The expression “appears” would also apply to cases where an accused surrenders or when an accused who was released on the execution of non bailable warrant, appears before Court.

Section 209 specifically mentions that remand of the accused to custody is “subject to the provisions of this Code relating to bail”.

Section 204 provides only for the issue of process. What should happen after the accused appears on process is not dealt with under Section 204.

The question of granting bail on appearance of the accused or production of the accused before Court pursuant to the process under Section 204, would be subject to Section 209 and Section 437 of the Code of Criminal Procedure.

In a case exclusively triable by the Court of Session, where an accused appears before the Magistrate in committal proceedings on summons, the Court is not powerless to remand the accused to judicial custody invoking the power under Section 209 read with Section 437 of the Code of Criminal Procedure.

Simply because the Court issuing process does not think it fit to issue a warrant, but issues only summons, it cannot be said that the power of the Court to remand the accused under Section 209 Crl.P.C, subject to the provisions of Section 437 Crl.P.C, is taken away or is not available.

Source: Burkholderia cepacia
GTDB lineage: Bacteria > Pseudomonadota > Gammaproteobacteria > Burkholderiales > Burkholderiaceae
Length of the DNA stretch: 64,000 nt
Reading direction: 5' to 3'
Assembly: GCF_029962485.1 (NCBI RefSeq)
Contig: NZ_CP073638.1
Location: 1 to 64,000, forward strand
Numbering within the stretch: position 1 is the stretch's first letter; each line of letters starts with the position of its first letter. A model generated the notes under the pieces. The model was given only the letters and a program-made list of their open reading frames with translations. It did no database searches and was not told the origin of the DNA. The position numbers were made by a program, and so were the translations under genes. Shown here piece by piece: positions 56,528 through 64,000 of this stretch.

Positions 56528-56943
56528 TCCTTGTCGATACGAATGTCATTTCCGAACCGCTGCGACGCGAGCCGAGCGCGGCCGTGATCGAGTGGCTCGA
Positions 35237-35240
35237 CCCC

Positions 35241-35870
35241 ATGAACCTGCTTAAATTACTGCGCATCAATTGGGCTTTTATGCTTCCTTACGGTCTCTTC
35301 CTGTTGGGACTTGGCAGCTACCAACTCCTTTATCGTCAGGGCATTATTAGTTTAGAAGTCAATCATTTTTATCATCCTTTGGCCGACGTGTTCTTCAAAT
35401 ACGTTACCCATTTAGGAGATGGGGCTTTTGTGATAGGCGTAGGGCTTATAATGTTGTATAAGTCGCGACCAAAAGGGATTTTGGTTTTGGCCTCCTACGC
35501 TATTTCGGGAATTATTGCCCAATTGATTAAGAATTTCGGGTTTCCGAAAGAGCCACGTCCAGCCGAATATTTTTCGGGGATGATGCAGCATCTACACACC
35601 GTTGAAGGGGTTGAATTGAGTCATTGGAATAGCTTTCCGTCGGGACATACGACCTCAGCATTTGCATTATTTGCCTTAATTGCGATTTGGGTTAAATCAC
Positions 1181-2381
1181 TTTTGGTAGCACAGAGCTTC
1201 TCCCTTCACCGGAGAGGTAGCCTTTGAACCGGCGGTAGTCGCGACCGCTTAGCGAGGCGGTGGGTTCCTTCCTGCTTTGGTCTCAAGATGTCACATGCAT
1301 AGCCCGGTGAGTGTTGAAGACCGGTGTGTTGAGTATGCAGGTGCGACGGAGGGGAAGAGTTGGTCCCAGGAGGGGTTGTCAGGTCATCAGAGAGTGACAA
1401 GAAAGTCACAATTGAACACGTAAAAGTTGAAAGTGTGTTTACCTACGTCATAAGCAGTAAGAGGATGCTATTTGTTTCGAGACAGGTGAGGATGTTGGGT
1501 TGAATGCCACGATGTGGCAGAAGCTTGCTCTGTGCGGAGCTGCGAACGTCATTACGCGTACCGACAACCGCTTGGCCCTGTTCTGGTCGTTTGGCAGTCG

The question whether the accused should be remanded or whether he should be granted bail depends upon the discretion of the Court after his appearance before Court or on his production before Court, in a case exclusively triable by the Court of Session.

The parameters to be taken note of to consider the question whether bail should be granted to such an accused need be considered only at the time when the accused appears or is brought before Court. Such a question need not necessarily be looked into while issuing process under Section 204 of the Code of Criminal Procedure.

The fourth proviso to sub-section (1) of Section 437, which provides that no person shall, if the offence alleged to have been committed by him is punishable with death, imprisonment for life, or imprisonment for seven years or more, be released on bail by the Court under the sub-section without giving an opportunity of hearing to the Public Prosecutor, is clearly an indicator that the Court while issuing the process under Section 204 is not expected to consider the question of granting bail on the appearance of the accused or production of the accused on such process.